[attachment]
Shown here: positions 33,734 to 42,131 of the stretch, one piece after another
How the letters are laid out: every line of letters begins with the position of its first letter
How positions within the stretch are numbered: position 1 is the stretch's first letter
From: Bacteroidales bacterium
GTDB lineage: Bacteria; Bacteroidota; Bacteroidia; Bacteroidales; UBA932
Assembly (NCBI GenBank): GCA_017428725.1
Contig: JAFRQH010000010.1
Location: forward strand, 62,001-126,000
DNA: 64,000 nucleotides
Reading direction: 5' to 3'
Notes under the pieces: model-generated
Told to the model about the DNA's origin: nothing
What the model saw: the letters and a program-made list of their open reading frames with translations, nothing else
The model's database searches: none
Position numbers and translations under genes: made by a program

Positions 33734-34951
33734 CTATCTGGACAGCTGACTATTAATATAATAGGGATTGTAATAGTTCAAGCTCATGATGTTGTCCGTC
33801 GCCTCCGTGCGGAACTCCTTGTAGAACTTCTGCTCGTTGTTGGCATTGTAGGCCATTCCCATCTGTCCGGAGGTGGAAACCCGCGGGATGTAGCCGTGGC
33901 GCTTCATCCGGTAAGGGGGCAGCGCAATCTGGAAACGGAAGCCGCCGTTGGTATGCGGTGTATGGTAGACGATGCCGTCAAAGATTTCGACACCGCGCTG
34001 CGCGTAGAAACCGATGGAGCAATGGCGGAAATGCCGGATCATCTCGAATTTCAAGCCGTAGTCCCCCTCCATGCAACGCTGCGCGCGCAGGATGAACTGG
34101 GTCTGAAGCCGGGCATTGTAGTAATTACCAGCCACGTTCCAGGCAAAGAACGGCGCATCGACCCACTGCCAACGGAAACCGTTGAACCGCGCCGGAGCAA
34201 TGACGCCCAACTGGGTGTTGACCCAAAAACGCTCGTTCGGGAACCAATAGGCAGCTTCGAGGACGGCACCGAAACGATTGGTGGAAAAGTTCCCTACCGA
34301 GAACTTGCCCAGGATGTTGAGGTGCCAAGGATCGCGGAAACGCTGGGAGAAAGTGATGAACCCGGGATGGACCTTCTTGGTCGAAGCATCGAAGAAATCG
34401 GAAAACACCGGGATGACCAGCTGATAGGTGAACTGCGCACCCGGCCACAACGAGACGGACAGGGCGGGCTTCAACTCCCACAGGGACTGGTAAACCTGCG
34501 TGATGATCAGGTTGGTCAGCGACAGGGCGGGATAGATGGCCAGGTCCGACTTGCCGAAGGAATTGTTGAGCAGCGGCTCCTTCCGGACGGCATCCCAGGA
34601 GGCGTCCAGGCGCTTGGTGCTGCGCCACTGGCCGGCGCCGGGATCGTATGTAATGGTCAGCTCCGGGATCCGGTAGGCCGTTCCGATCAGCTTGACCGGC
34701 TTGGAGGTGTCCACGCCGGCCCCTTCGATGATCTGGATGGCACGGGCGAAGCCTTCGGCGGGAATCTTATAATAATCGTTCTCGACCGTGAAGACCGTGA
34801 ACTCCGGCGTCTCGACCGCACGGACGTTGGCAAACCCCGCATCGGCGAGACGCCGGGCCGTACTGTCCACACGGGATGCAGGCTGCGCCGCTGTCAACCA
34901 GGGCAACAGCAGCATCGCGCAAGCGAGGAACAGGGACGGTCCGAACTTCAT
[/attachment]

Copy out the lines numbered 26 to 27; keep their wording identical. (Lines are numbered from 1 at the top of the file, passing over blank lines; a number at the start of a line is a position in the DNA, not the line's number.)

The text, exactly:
34601 GGCGTCCAGGCGCTTGGTGCTGCGCCACTGGCCGGCGCCGGGATCGTATGTAATGGTCAGCTCCGGGATCCGGTAGGCCGTTCCGATCAGCTTGACCGGC
34701 TTGGAGGTGTCCACGCCGGCCCCTTCGATGATCTGGATGGCACGGGCGAAGCCTTCGGCGGGAATCTTATAATAATCGTTCTCGACCGTGAAGACCGTGA